Russia’s third-generation T-14 main battle tank (MBT), an armored vehicle based on the ‘Armata’ universal chassis system, is purportedly cheaper than European and U.S. third-generation models, the CEO of Uralvagonzavod—the largest tank maker in the world—claimed on June 16, according to TASS.
“Unfortunately, I can’t specify it [the price]. This is not my secret; this is the secret of the Defense Ministry. The only thing I can say is that this is today the cheapest armored vehicle, if we take our potential competitors in Europe and America,” Oleg Siyenko said.
The Armata universal chassis system—first revealed in 2015 during the May 9 Moscow Victory Day Parade on Red Square– is a platform for over a dozen different tracked vehicles, including a self-propelled artillery gun, an armored military engineering vehicle, and an armored personal carrier. Perhaps, the two most prominent Armata platforms are the T-14 MBT and T-15 new heavy infantry fighting vehicle (IFV).
As I explained previously (See: “Putin’s New ‘Wunderwaffe:’ The World’s Deadliest Tank?”): “The Russian military wants to replace 70 percent of its armor with new tracked vehicles based on the Armata universal chassis system, mustering out older T-72 and T-90 MBT models.” By 2020, Uralvagonzavod plans to produce 2,300 T-14 Armata models.
Whether the T-14 or T-15 will be cheaper than Western counterparts is impossible to verify independently. However, Russian armor has generally been cheaper in comparison to European and U.S. models for a number of reasons including different manufacturing methods, the advantage of economies of scale, and cheaper materials and technologies used during the production process.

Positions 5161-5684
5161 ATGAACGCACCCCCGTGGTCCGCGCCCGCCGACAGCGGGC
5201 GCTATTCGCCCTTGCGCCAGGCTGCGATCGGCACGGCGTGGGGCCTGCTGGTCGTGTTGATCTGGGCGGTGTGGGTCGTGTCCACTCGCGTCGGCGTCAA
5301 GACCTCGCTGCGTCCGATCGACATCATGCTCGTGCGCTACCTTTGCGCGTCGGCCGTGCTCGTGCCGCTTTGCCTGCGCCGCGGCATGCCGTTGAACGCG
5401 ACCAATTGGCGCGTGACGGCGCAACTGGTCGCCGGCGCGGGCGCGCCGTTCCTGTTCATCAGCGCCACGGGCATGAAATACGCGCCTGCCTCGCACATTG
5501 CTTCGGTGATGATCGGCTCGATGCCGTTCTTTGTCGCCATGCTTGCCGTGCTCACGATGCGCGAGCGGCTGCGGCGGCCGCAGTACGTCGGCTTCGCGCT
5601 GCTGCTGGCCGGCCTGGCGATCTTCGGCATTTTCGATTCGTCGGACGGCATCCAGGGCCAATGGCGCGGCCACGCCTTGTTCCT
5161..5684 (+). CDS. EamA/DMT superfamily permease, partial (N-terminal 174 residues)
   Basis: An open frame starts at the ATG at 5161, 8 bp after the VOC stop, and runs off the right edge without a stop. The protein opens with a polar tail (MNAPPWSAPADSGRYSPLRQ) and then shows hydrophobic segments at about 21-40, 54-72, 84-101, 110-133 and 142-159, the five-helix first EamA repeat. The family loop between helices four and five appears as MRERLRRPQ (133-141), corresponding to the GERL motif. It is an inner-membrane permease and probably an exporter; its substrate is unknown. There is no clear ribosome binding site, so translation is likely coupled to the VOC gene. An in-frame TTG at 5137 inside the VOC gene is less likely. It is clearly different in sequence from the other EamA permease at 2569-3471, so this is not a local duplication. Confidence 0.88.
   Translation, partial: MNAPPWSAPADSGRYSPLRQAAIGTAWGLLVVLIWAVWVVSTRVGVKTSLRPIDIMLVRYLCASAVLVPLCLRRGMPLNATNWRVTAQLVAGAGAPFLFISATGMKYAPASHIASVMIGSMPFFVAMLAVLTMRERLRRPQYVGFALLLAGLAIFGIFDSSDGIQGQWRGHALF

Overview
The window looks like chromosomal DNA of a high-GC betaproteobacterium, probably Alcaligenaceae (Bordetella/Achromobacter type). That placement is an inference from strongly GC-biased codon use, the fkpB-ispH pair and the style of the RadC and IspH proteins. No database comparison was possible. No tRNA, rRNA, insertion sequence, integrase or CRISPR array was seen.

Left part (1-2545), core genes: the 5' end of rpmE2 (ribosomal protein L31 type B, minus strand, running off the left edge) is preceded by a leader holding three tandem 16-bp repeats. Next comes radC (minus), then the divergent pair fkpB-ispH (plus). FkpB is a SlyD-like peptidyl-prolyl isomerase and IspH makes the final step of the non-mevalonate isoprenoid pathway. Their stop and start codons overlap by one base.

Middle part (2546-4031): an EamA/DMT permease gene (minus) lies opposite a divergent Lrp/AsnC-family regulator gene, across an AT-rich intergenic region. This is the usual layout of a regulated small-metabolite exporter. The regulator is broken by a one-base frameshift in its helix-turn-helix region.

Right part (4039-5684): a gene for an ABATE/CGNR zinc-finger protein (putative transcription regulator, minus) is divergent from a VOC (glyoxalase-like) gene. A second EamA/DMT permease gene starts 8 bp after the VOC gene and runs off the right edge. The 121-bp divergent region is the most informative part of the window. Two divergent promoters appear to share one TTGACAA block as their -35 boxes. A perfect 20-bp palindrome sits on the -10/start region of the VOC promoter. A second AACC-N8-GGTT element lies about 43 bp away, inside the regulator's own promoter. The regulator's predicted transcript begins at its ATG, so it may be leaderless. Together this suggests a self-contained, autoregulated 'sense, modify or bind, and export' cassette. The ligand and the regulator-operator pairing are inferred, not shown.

Perhaps, one reason for Siyenko’s remarks is to assuage Russian fears that the T-14 will drain the Russia’s defense budget. As I explained in early 2016 (See: “Will 3D Printing Speedup Production of Russia’s ‘Deadliest Tank’?”):
[T]he steep price of the Armata–each tank purportedly costs about $8 million—has led the Russian military and the Russian public question the rationale behind mass producing such an overpriced vehicle. During the rehearsal for the 2015 Victory Day parade on Red Square in Moscow, bystanders supposedly made the joke: “The Armata truly has unprecedented destructive power; a battalion can destroy the entire Russian budget!”
According to some uncorroborated media reports, however, the price tag for the T-14 MBT could eventually fall to around 250 million rubles ($3.1 million) per unit or below once serial production begins. Indeed in March 2016, the CEO of Russian Technologies State Corporation (Rostec), Russia’s largest defense industrial conglomerate, claimed that T-14 is already in serial production. The head of Rostec, however, did not reveal the per-unit price of the MBT.
Nevertheless, a $3.1 million price tag for Russia’s first post-Soviet MBT, would indeed be substantially cheaper than European models with Germany’s Leopard 2a6 MBT costing around $6.7 million, and the U.S.-made Abrams M1 MBT about $6 million.